Random Notes with Ravi Ladduwahetty
A news report a few days ago, explicitly said that a pregnant woman who was being transported by three-wheeler from the Neluwa Hospital to the Udugama Hospital, both in the Galle District, due to the gravity of her physical condition, had died in the interim. Why? Because the Neluwa Hospital could not transport her to the Udugama Hospital by ambulance. Why? It had no cash for the diesel for the hospital ambulance!
Travel on a rural road in immediate suburban Colombo. It is not far. It is the road leading from Pannipitiya to Rukmale through Poragodella. The gaping knee-deep potholes at virtually 100 yard intervals makes one wonder whether the road has been made for human beings! Repeated cries and protests in the last one and a half years to the Maharagama Municipal Council, the Western Provincial Council Chief Minister, the RDA Chairman and the Highways Ministry, have all fallen on deaf ears. They keep on passing the buck. The UNP Leader in charge of the electorate is a top rung Cabinet Minister. However, on the same road, is a path leading to the residence of a State media boss, completely concreted. Area residents are awaiting political Parties to storm the area to canvass votes at future elections, hoping to reply them with poles and spears! Such is their rancour and acrimony.
Tea, rubber and coconut, three of Sri Lanka's prime export commodities of yore, are doomed. All development projects, which were done by the previous regime, have stopped. There is no commencement of new ones despite all the glib promises. At least the Rs 10,000 monthly increase that was promised to public servants has not been delivered yet. So, it is in this backdrop and social conscience that legislators draw all increased perks at the drop of a hat.
Cabinet Ministers draw a salary of around Rs 90,000 with further additions in terms of allowances for fuel and entertainment and so on, totalling to around Rs 150,000 per mensem or even more with other intangible benefits. It is almost the same for the normal MPs who are not fortunate to be a Cabinet-ranked Minister or a State Minister. He/she also gets a salary of around
Rs 70,000 which is based off the tax payer and in addition, all above allowances. They also get their duty free permits for vehicles, which is also abused. Of late, they are also given Rs 25,000 as a telephone allowance,
Rs 50,000 for housing rent and another Rs 75,000 for renting office space.
What does the public, their paymasters, get in return? Very often, there is no quorum in the House for proceedings. There is also no representation at Select Committee or Consultative Committee meetings, despite the increase in the allowances. MPs are more interested in engaging in their private businesses rather than parliamentary proceedings, for which they are elected. Some ask some oral questions, just to be eligible for live television coverage. When that is over, they depart.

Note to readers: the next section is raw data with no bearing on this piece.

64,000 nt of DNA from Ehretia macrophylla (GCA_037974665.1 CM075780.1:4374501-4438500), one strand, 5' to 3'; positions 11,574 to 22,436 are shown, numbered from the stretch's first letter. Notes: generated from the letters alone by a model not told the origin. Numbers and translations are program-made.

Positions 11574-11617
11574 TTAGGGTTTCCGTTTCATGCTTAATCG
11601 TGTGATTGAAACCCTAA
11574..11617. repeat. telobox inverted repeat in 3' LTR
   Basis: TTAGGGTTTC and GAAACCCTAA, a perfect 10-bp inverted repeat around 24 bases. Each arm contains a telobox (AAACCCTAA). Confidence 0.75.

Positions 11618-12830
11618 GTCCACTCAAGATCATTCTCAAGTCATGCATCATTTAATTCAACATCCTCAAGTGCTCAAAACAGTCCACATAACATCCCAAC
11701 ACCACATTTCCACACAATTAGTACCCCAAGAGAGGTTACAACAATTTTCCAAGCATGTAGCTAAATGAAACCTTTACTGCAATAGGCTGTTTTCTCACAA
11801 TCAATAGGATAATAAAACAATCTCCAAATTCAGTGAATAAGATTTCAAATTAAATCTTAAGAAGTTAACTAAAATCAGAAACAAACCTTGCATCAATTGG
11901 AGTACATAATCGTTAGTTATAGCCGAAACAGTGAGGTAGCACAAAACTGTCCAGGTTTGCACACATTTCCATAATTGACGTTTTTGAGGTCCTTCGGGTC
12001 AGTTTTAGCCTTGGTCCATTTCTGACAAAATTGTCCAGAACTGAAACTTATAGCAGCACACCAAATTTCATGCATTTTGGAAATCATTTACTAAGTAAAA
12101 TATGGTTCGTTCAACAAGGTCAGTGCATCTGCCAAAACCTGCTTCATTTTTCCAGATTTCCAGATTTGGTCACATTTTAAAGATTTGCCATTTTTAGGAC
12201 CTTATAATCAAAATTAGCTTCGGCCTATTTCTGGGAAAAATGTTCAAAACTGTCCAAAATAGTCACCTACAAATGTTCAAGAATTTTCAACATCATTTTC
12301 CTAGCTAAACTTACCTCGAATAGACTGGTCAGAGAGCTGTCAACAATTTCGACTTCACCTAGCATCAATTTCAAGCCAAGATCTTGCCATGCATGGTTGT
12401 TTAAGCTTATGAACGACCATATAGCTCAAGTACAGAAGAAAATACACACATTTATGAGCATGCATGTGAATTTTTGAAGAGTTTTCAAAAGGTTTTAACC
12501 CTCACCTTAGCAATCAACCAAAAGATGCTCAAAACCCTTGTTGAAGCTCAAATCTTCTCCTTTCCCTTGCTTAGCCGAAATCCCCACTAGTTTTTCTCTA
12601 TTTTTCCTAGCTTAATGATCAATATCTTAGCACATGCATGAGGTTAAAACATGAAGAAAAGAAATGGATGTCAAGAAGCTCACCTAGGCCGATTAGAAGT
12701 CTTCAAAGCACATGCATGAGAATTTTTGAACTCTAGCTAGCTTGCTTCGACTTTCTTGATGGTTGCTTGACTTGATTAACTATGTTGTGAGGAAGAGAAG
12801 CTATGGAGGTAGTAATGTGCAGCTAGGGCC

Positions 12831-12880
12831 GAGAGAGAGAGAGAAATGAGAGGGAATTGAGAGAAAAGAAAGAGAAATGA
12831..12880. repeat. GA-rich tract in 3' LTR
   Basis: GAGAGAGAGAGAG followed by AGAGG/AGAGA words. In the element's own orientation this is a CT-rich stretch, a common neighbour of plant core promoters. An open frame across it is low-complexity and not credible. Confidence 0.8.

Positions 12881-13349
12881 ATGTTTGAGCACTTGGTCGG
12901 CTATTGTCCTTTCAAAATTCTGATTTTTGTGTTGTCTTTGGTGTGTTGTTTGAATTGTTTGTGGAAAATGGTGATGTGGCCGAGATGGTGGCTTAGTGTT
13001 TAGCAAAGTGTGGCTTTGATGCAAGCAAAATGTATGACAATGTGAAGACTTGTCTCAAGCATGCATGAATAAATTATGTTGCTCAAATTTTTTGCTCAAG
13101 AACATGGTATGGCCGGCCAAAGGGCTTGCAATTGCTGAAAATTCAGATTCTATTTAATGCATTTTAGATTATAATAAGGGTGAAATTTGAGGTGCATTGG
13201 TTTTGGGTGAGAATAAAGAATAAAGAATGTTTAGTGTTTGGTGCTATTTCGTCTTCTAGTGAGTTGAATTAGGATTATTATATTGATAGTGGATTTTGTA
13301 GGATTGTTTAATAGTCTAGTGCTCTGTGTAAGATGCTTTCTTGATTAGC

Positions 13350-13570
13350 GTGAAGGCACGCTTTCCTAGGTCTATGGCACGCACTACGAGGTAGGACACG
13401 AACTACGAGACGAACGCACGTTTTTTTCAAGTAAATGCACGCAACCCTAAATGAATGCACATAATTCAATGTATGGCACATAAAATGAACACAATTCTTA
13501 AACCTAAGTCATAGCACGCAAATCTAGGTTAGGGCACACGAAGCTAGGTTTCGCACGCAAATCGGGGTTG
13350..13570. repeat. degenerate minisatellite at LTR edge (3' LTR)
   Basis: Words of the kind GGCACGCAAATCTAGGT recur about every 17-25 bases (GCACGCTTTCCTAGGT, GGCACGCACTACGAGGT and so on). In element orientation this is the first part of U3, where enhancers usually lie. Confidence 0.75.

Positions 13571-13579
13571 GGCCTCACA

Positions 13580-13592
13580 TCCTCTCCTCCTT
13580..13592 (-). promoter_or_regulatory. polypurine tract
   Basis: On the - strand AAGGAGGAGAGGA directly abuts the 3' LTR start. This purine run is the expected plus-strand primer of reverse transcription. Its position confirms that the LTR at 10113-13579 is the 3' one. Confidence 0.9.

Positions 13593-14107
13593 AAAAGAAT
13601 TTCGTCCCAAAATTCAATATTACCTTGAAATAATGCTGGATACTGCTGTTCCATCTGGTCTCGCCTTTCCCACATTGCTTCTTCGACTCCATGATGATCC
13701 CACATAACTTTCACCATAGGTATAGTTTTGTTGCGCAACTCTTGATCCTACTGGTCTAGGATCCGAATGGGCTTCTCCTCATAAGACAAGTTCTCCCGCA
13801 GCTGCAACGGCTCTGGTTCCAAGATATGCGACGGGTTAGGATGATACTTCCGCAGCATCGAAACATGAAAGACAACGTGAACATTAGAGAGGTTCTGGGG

Unlike the days of yore, there are no rich debates now, unlike the days where MPs and ministers, were waiting in the Chamber from start to finish. MPs, then, were fully prepared with their speeches, buttressed with data and statistics from library references. Now, MPs are hardly seen even visiting the Parliament library. What we see now is mudslinging, trading of insults and physical assaults, which is way below the decorum expected of a legislator, hiding under the cover of Parliamentary privilege. They are on most occasions, a monumental embarrassment even to a bevy of schoolgirls in the visitors' gallery to witness proceedings as an educational exercise. What an example!
To think that they are designated as honourable! What is so honourable about a set of people who are elected for a job of work for which they are paid high salaries and perks? What about those who fail in that effort? Are they penalized for that? The answer is a resounding no.
The Opposition also comprises sanctimonious humbugs. They agree at the House Committee level about the increase in the earnings for Members of Parliament, but, oppose it in public which is also meant for public consumption, playing to the gallery.
Sri Lankan civil society is also to blame for this degradation and total impotence. Look at neighbouring India. Increase the price of a Manipuri sari by a few rupees or, simply, a coconut, by a few cents. See the reaction it would trigger.
So, the ethos among today's Parliamentarians and Cabinet Ministers seems to be in consonance with the hoary Sinhala idiom Henda thiyanakan Bedaganna which translated into simple English means: Keep on serving yourself until the spoon is available.